Claudia walks in on Freida crying and inquires why. Freida tells a story of being touched by Mr. Henry, telling her parents, and her dad running Henry out with a gun (rightfully so I’d say). Freida is then worried about being “ruined”, which apparently to them means getting fat. They set out to find Pecolla and acquire whiskey, because they believe that’s why Poland isn’t fat. This leads them to Maginot Line, or Mrs. Marie, who Pecolla says isn’t all that bad.
In this chapter, Henry inappropriately touches Frieda´s breasts. When Claudia finds her, she is crying. They go and tell her parents, who then attack Henry upon his return. Mr. MacTeer even shoots at Henry which causes him to run away. A neighbor suggests that Frieda should see a doctor because she might be ¨ruined¨. This caused Frieda to be swept with fear. This is important because Frieda does not fully understand what that means. She understands that what happened to her is inappropriate but she does not understand why. Frieda is close to the age where she needs to step into her sexual identity, but is instead forced into it by an adult. It took away her chance to discover things on her own which also took away her chance to fully understand sexuality.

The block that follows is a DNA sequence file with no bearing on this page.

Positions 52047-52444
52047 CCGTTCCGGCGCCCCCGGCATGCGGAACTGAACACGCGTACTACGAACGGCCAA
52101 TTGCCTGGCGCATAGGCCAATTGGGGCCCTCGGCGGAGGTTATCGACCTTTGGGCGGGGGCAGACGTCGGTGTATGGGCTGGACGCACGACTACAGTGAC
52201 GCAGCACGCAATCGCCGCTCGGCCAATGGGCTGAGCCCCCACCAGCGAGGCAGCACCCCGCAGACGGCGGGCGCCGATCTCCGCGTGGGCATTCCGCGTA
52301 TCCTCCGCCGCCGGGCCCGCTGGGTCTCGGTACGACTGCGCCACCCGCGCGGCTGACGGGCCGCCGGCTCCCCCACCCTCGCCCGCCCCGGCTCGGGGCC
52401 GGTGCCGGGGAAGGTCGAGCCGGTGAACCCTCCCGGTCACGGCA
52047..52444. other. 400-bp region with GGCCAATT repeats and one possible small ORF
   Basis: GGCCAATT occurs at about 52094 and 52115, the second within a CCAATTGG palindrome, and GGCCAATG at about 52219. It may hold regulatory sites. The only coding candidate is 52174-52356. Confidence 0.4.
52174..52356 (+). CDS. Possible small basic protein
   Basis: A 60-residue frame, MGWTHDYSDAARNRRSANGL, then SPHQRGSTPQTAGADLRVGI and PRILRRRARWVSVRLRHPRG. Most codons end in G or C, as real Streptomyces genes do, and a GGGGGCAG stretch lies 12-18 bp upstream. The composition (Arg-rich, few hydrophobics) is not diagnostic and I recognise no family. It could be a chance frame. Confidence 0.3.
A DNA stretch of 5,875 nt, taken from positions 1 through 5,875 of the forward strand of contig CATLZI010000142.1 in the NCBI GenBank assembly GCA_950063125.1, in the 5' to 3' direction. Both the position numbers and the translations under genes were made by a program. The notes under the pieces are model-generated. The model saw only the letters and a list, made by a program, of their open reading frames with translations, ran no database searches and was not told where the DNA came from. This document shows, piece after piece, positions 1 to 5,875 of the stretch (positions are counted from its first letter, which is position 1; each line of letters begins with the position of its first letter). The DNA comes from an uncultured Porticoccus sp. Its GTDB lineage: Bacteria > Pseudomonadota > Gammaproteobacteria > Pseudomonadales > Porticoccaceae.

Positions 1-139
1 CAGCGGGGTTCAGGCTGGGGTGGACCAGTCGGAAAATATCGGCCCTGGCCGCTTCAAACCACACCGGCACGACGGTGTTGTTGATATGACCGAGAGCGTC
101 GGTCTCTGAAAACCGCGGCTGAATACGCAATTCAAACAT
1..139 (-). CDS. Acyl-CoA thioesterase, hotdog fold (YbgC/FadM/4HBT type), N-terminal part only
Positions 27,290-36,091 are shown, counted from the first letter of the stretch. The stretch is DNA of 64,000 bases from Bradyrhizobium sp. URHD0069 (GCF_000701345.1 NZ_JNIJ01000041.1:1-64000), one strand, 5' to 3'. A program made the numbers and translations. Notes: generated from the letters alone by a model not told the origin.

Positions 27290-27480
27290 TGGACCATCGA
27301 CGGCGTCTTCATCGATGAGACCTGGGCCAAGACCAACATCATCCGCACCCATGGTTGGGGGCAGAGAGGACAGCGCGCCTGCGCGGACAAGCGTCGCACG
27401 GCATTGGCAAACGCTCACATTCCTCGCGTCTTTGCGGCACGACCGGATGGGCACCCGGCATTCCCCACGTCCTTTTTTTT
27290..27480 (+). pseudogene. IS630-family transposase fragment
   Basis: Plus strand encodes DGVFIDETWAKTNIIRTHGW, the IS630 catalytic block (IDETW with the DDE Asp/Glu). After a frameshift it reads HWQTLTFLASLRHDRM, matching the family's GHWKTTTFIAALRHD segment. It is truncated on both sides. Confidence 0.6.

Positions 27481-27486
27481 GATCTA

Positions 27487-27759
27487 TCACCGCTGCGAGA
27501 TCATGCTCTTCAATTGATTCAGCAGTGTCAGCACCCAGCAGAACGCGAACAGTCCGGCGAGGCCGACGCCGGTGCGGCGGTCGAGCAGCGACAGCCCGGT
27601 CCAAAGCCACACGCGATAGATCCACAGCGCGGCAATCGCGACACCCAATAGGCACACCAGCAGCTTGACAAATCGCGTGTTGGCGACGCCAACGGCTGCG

This chapter is very disheartening and sickening. At the beginning of the chapter, we see Mr. Henry’s creepiness directed towards the girls, by him hitting on and then inappropriately touching Frieda. When Claudia tries to comfort her, though, she just asks if it felt good and she seems upset that it hasn’t happened to her, showing her very young and inappropriate mindset showing she doesn’t understand the true gravity of the situation. I thought it was very interesting that, after being confronted by the sisters parents, Mr. Henry just sang the song ‘Nearer My God to Thee’, as if trying to disguise his awful deeds with Jesus. This kind of reminded me of almost a fallen angle, deceiving people into believing he is good and can change while commiting awful sins. At the end of the chapter, the sisters go to see Pecola at her mom’s work, which appears to be some sort of nanny for a rich white family with a little girl. When Pecola spills the pan of berry cobbler that her mom made, Mrs. Breedlove proceeds to beat and yell at her and send the three girls away. This horrifying scene causes the little white girl to cry and become distressed, which she comforts and soothes. This made me feel awful for Pecola because her mother is being more of a mother to a random girl that her own daughter. I’m not entirely sure why the mother acts so cold to Pecola, possibly that she didn’t want her, or because she doesn’t like her husband, or if she just cares for this girl simply because its her job. I feel so bad for the girls in this chapter from all the pain and misery they had to endure.